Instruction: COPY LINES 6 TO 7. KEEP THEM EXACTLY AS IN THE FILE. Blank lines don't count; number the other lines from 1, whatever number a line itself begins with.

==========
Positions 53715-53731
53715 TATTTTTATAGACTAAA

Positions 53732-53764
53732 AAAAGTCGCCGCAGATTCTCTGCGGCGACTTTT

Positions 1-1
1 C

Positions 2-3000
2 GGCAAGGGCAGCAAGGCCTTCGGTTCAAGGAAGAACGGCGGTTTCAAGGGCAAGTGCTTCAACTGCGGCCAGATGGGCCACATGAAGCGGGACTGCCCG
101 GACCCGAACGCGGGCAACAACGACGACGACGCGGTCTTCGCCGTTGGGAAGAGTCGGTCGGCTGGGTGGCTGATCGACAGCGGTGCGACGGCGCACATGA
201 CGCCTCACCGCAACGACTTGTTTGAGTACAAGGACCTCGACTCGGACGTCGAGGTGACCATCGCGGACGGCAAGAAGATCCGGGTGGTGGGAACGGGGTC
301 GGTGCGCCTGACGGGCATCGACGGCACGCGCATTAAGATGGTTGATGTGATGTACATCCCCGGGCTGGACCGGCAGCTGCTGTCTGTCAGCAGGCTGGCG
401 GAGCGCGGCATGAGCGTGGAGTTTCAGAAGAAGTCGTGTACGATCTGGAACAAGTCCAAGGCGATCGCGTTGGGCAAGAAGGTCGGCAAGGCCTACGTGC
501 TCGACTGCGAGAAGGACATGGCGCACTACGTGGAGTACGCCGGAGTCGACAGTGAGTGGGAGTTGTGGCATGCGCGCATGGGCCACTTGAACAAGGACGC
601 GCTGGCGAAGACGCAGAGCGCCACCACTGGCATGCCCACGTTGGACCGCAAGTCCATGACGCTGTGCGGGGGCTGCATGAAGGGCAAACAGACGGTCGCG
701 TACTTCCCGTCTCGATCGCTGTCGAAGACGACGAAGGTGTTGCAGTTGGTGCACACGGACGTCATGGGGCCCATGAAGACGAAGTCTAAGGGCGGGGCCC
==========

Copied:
1 C

Positions 2-3000